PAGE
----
“My mother was the Boss, sure she had to control us. No, I never heard him having a row with anything or anyone.”

Mary and her sister Eileen grew up knowing little of his exploits, but each were marked indelibly by their father’s exploits in the eyes of the community nonetheless. And not always in a style to Mary’s liking.

“They used to call me Mary Pole. And I didn’t understand the meaning of Mary Pole at all. It was an awful nickname. We used to be very annoyed. The doctor at home at the time, Lord have mercy on his soul, Dr O Donoghue, he was a lovely man though, he used always call me Mary Pole …. and the Parish Priest. I didn’t understand what it was. I hated it.

“I was 20 years of age, well I was 20 after he died [in 1938]. I was well on to my 20s when we really understood. It was never mentioned Donal. I learned more since Michael Smith and the book.”

‘She was a wonderful mother’

Born in 1918, Mary Crean O’Brien was one of three children to Tom and Ellen. Her sisters were Eileen and Katie. Katie tragically died aged just four to the devastation of the family.

Mary came to Tralee in her youth. It was a town she would come to call home where, along with her husband Robert O’Brien, she raised their four children: Brendan, Robert, Carol and Gerard.

Robert Jnr told The Kerryman this week that his mother provided a wonderful, loving home for her children, particularly so after the death of her beloved husband in 1962.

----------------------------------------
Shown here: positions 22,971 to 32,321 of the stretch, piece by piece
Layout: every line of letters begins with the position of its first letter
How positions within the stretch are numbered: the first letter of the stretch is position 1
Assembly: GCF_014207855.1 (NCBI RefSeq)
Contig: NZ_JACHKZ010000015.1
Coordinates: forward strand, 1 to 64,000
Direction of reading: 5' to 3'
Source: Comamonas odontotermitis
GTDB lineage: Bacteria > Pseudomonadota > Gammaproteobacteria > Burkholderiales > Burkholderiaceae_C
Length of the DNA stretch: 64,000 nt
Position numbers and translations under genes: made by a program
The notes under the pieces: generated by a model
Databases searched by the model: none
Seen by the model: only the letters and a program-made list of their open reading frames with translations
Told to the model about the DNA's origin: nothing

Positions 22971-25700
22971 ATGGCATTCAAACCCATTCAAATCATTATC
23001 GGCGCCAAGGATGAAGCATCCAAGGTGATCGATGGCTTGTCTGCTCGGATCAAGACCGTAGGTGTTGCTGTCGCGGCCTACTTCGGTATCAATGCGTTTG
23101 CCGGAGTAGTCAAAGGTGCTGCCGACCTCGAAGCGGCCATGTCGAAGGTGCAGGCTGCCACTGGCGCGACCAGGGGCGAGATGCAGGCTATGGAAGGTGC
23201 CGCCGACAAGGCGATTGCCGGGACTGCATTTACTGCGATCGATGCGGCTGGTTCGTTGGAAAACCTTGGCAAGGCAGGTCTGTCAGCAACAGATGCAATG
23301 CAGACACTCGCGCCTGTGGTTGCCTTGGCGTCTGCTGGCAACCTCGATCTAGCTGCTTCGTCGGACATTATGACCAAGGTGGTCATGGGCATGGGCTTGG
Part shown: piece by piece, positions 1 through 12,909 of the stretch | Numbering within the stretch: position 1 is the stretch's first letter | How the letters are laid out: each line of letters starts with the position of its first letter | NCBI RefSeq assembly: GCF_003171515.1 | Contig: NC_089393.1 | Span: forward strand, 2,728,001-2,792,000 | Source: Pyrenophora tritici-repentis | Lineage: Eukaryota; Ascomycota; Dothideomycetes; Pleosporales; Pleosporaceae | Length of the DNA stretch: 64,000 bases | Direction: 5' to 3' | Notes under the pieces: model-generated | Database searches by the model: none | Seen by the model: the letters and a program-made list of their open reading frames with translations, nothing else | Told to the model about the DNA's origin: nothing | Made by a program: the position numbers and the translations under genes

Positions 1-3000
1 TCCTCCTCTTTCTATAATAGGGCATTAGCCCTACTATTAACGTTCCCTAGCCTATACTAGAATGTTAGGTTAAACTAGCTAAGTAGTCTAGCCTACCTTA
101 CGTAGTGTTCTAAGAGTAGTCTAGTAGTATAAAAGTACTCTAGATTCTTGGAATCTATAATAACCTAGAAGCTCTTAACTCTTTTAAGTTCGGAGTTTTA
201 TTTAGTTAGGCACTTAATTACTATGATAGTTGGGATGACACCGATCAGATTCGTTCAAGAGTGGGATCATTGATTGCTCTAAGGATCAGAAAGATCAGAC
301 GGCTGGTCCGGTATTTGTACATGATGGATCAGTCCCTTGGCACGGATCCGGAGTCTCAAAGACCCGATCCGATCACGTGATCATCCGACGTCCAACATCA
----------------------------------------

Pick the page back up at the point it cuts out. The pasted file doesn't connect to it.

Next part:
“She was a wonderful mother in every way, and while we are deeply sad at her passing, we know she’s gone to a happier place now.

“She worked in Revington’s in the Mall in Tralee for most of her adult life where she was in charge of the office, working alongside Joe Revington in a role she loved. She had a brilliant head for figures and could add two lines at a time before calculators came along. She had a brilliant brain always.”

Mary’s mind remained undimmed largely to the end. “She was driving up to the age of 93. Admittedly there wasn’t a straight panel in the car but she still drove,” Robert laughed.

Mary was famous for her style and appearance throughout her life. “I still took her out to get her hair done every fortnight, right until the end almost, to Liz Morrissey who looked after her with great kindness and tenderness. Appearance meant a lot to her always.”

Mary is also survived by nieces and nephews Aileen, Enda, Tom, Kieran and Mary. Her remains are to be brought to St John’s Church in Tralee on Wednesday at 7pm for Requiem Mass at 12noon on Thursday, and burial in Rathass Cemetery.